Tallest SG50 Baby Spotted In Singapore Zoo

First giraffe calf in 28 years officially debuts at Wild Africa zone.

SINGAPORE, November 2015 — Singapore Zoo proudly welcomed its first giraffe calf in 28 years on 31 August this year. At a statuesque 1.9 metres, he is the tallest SG50 baby, and is a symbol of Singapore soaring to new heights in the years following its Jubilee celebration. 

The calf is the first offspring of both mom Roni and dad Growie, which arrived in Singapore Zoo in 2005, from Israel and the Netherlands respectively. The unnamed calf has since grown 40cm, and now stands at 2.3 metres. 

Singapore Zoo’s first giraffe calf in 28 years looks curiously around his exhibit. The male calf, born on 31 August this year, is the first for mom Roni, and dad Growie, which arrived in Singapore Zoo in 2005, from Israel and the Netherlands respectively.
Roni the giraffe bonds with her new male calf,born on 31 August this year. The baby, the first in 28 years, is thetallest SG50 Jubilee baby and can now be seen with the rest of the giraffe herdin Singapore Zoo’s Wild Africa zone.PHOTO CREDIT: WILDLIFE RESERVES SINGAPORE
Aside from the mother’s milk, the calf can now be seen nibbling on leaves and chopped vegetables such as carrots. He now spends his days exploring and running around in the exhibit at the Zoo’s Wild Africa zone. While he’s starting to get used to passing trams and visitors, he will still race back to the safety of mom’s towering presence when faced with something unfamiliar.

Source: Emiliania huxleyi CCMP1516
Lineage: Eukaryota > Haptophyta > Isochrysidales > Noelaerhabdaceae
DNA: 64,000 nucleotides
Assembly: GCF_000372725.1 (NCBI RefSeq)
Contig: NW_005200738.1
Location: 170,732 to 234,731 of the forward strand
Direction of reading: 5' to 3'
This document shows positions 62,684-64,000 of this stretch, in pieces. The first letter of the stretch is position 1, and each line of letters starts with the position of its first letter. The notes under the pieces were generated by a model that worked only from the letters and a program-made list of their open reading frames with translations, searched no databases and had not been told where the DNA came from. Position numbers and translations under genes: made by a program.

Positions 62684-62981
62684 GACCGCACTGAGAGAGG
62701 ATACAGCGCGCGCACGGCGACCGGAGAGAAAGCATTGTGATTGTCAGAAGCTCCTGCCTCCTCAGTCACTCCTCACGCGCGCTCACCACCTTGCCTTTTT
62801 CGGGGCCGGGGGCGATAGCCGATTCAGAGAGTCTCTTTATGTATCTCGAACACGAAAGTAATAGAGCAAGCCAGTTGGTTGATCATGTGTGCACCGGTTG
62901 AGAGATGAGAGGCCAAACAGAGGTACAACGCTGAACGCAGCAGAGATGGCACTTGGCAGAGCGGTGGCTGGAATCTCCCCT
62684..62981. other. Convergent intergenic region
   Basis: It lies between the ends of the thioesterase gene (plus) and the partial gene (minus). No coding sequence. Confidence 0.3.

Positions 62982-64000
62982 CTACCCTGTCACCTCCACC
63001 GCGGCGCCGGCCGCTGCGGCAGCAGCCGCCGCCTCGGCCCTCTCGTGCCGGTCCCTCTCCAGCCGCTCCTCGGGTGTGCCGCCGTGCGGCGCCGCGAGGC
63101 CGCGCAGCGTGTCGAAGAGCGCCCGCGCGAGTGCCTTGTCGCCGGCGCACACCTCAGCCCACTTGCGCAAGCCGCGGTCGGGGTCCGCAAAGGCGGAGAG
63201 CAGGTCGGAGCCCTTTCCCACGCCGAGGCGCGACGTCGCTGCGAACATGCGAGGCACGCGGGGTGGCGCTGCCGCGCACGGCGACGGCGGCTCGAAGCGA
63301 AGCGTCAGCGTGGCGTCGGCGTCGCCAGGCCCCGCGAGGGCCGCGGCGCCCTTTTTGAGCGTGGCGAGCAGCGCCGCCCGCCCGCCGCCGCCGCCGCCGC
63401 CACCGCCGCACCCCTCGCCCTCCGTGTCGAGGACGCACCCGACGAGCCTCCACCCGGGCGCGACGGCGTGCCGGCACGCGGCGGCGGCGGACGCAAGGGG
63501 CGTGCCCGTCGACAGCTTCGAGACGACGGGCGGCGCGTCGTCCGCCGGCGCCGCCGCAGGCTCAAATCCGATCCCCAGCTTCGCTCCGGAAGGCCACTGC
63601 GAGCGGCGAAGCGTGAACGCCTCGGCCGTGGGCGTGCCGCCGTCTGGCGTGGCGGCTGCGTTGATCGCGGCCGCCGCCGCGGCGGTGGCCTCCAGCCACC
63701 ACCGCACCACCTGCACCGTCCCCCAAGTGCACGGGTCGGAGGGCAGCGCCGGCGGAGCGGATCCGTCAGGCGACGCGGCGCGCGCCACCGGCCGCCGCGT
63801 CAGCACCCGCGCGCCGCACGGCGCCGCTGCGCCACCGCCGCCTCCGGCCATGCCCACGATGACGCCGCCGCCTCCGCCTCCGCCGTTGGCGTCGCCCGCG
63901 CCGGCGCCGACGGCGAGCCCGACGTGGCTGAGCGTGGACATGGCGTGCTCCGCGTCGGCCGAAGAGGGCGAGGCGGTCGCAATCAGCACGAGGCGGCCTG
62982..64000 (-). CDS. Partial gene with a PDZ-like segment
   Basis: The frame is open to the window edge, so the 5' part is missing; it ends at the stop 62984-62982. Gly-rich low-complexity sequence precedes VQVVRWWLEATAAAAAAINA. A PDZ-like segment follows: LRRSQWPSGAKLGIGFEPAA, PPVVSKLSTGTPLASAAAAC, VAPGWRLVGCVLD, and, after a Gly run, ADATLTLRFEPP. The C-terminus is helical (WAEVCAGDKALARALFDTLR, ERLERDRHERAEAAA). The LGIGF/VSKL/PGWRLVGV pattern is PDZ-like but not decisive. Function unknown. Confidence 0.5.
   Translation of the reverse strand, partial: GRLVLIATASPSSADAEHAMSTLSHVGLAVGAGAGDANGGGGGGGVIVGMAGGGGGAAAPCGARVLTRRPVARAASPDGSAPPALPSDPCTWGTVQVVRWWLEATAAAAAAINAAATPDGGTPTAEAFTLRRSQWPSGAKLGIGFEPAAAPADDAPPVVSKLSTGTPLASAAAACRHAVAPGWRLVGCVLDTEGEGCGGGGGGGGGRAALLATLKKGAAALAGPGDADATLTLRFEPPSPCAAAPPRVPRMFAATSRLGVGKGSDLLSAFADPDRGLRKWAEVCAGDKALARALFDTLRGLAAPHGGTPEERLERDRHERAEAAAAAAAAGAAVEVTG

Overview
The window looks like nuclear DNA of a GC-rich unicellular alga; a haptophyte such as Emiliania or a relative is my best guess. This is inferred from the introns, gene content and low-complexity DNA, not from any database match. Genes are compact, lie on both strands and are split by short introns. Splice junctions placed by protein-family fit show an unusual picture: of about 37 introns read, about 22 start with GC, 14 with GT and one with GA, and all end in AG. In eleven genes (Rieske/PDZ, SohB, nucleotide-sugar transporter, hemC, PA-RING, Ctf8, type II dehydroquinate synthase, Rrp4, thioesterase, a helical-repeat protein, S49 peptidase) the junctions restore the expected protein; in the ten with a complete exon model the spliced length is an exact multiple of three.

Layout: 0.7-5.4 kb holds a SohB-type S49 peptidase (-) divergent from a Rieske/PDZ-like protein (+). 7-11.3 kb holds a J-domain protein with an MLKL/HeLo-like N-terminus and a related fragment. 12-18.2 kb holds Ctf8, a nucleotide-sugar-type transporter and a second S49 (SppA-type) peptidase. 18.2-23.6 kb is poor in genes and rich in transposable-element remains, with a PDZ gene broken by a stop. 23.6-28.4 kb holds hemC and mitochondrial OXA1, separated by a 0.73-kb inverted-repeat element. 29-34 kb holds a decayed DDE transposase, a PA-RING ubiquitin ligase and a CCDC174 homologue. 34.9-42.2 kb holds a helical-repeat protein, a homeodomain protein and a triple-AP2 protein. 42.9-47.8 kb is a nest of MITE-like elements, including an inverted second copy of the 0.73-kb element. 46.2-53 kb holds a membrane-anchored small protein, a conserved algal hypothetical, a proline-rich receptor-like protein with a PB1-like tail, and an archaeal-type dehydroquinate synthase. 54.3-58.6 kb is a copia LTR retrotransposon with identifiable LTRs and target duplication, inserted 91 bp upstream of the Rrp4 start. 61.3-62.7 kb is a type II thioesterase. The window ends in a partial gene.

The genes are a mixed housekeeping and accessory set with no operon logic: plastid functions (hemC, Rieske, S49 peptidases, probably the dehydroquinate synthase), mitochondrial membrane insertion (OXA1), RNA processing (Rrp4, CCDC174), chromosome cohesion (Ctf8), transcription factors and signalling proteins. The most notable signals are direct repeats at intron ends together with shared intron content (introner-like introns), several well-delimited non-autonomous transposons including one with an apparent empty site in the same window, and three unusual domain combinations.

“Animal babies are always a cause for celebration as they are a good indication that the animals under our care feel comfortable and secure enough to breed in the environment that we’ve created for them. We hope the calf will tug at visitors’ heartstrings and inspire them to find out more about giraffes, and other animals that thrive in the same environment as these majestic creatures,” said Dr Cheng Wen-Haur, Chief Life Sciences Officer, Wildlife Reserves Singapore.

Although listed as least concern on the IUCN* Red List of Threatened Species, habitat destruction and fragmentation are threats to giraffe populations. To a lesser degree, they are hunted for their meat, coat and tails. The tail is prized for good luck bracelets, fly whisks and string for sewing beads, while the coat is used for shield coverings.

There are plans to conduct a naming contest to find a suitable name for the little one in coming months.

Those visiting Singapore Zoo are encouraged to take photos of the new addition and upload them with the hashtag #sg50babygiraffe. Visitors can follow updates on the baby giraffe’s development at www.zoo.com.sg/sg50babygiraffe.

*IUCN: International Union for the Conservation of Nature

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